The PX barbershop at Quang Tri Combat Base is shown behind two cav troopers, Chuck Lea and Carter Fuller. Though just another of the standard plywood buildings that were found all over bases in Viet Nam, the shop sported a traditional striped barber’s pole out front. In addition to a good haircut, the scalp, neck, and shoulder massage was relaxing. The popping of finger joints by the barbers usually came as a surprise to new troops at the end of their first haircut. All in all, a pleasant experience.
(Jim Good)


Pineapple (George),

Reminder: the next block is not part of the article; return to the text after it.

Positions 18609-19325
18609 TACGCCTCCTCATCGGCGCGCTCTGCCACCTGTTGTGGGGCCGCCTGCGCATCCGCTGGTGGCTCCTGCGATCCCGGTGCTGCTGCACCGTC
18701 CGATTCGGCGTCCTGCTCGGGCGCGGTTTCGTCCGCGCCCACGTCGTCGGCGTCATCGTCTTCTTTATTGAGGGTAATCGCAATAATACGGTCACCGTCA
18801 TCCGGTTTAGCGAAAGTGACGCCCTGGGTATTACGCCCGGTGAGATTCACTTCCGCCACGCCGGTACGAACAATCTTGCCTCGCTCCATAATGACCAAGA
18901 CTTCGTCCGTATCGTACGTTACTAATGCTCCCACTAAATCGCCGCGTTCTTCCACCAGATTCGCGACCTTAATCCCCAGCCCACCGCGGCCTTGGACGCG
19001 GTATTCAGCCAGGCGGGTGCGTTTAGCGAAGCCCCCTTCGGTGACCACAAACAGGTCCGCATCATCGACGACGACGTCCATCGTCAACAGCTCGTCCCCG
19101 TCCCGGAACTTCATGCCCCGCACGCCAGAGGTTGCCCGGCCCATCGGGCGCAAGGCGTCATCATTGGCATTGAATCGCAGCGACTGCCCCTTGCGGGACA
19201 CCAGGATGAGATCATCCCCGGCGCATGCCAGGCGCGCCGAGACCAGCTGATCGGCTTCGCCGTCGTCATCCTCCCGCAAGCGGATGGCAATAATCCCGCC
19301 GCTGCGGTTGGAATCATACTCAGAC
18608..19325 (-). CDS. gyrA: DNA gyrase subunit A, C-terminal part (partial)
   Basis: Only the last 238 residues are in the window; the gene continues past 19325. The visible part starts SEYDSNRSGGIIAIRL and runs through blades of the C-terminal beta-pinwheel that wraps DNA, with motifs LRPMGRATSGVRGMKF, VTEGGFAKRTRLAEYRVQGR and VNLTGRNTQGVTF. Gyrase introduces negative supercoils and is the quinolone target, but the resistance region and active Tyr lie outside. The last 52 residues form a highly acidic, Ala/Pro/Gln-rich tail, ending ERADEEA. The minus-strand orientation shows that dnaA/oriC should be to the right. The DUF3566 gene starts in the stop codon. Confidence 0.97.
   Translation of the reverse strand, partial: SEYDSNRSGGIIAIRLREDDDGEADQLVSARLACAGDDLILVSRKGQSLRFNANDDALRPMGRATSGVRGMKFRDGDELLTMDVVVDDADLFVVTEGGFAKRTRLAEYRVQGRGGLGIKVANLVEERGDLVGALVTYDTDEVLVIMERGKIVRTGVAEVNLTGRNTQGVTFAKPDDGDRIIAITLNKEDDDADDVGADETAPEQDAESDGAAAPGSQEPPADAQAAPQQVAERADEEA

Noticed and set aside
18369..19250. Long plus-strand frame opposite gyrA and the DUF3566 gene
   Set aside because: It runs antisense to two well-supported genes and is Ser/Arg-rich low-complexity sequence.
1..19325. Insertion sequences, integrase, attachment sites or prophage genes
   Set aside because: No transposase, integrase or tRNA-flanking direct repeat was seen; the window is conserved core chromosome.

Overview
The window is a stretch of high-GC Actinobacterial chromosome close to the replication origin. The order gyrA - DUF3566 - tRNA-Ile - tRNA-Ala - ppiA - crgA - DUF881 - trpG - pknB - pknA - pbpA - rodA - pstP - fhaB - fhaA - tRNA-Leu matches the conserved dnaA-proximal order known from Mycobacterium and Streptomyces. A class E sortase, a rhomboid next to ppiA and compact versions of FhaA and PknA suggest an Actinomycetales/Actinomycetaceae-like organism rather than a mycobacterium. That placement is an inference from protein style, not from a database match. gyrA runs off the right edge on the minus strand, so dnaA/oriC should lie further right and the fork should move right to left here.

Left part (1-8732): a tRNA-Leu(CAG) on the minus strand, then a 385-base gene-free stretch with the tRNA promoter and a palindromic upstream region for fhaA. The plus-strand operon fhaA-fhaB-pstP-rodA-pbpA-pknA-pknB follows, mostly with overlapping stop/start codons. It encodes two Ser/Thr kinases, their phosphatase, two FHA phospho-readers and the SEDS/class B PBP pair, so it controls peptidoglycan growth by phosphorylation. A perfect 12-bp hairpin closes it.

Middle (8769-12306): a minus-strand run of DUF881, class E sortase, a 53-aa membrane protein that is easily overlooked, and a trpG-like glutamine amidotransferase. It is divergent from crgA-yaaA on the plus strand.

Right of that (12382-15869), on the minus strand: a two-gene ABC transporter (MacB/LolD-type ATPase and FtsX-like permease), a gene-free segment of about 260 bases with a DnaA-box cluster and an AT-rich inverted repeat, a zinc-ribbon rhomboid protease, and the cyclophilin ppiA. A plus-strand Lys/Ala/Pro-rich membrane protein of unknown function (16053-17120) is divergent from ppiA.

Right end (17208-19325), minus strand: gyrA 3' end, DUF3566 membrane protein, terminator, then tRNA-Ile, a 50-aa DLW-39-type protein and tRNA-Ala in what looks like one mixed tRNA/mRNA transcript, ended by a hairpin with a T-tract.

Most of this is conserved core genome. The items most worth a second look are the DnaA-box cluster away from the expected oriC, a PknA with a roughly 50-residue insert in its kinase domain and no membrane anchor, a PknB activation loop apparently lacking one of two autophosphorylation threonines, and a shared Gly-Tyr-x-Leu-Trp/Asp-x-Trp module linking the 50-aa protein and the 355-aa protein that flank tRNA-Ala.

Not dead yet. The last time you saw me at the hospital compound I had less than a week left in country. Most people got out of the field 20-30 days before they left…not me! For 7 or 8 days before my DVE date Alpha 1-7 went down and I just knew I would get to go back to base camp. Instead they put me on an APC. I was hot and had the ‘pucker factor’ to the max. I was riding on the back of the APC when it went down into a depression and suddenly up a rise. I fell off the back, and while lying there looking face up at the sky, decided this was my ticket out of the field. Went to the hospital and stayed until I had 2 days left in country. I figured no way would they send me out with 2 days left so I recovered and went back to HQ. They assigned me to shit burning detail! What a slap in the face. I could not let such an injustice go unpunished, so I pulled the 3 barrels out about 4 inches from the outhouse and filled them with mo gas. The shit burned nicely but 4 inches was not enough distance to prevent the outhouse from burning as well. There is a picture on the 4/12th web site of the outhouse burning…I forgot my camera or I could have had a MUCH better picture. There was a guy in the unit who bought a 38 revolver. He was an APC driver who wore thick glasses. He only had a limited number of 38 rounds, which he made dum-dums of. Were you my co-conspirator in stealing his .38 ammo? What a trip. Bill (William?) Dodds from Portland, OR was on Alpha 1-7 for a while. Talked to him 15 yrs ago. Got his number from directory assistance. Ronald Congleton from Paterson, NJ was the driver for a while. Was never able to contact him. Someone stole my photo albums from my footlocker at Quang Tri right before I left so I have less than 15 pictures of my time there and only 3 of me. Sgt. Robert Barrows the platoon Sgt and TC of A1-7 has hundreds of excellent pictures. If we could find him I would like to get some copies. I have some good shots of the new Sheridans I will try to get on the site. I couldn’t ID any of the guys whose pictures are on the web. It’s been a long time and very few were 1st platoon people. Do you have pics of 1st platoon during our era?